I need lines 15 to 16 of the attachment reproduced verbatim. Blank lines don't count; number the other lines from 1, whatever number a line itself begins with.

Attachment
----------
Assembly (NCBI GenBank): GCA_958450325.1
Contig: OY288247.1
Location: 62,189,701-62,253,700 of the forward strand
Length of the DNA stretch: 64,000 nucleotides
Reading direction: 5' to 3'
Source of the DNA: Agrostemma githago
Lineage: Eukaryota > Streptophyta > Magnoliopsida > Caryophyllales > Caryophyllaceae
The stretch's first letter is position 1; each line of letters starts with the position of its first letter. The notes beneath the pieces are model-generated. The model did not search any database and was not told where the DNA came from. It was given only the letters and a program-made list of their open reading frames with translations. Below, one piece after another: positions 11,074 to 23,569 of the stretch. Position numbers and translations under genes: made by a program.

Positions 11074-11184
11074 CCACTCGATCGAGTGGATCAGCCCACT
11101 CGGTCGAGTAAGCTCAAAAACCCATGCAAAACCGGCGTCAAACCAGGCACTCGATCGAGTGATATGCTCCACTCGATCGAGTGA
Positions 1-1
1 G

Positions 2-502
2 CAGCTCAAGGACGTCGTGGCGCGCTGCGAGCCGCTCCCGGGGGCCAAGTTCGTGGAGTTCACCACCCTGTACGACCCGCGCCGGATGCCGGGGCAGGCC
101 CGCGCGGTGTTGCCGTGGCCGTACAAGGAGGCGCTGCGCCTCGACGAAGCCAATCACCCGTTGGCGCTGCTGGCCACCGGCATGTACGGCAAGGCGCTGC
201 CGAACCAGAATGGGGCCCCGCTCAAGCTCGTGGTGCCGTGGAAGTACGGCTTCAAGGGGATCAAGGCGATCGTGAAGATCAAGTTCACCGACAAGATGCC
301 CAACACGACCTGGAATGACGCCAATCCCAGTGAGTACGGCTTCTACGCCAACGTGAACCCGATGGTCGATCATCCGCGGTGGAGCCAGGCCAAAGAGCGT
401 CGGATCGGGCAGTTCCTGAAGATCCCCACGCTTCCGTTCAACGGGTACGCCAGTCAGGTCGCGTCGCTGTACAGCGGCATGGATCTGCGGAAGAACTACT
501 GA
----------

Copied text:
2 CAGCTCAAGGACGTCGTGGCGCGCTGCGAGCCGCTCCCGGGGGCCAAGTTCGTGGAGTTCACCACCCTGTACGACCCGCGCCGGATGCCGGGGCAGGCC
101 CGCGCGGTGTTGCCGTGGCCGTACAAGGAGGCGCTGCGCCTCGACGAAGCCAATCACCCGTTGGCGCTGCTGGCCACCGGCATGTACGGCAAGGCGCTGC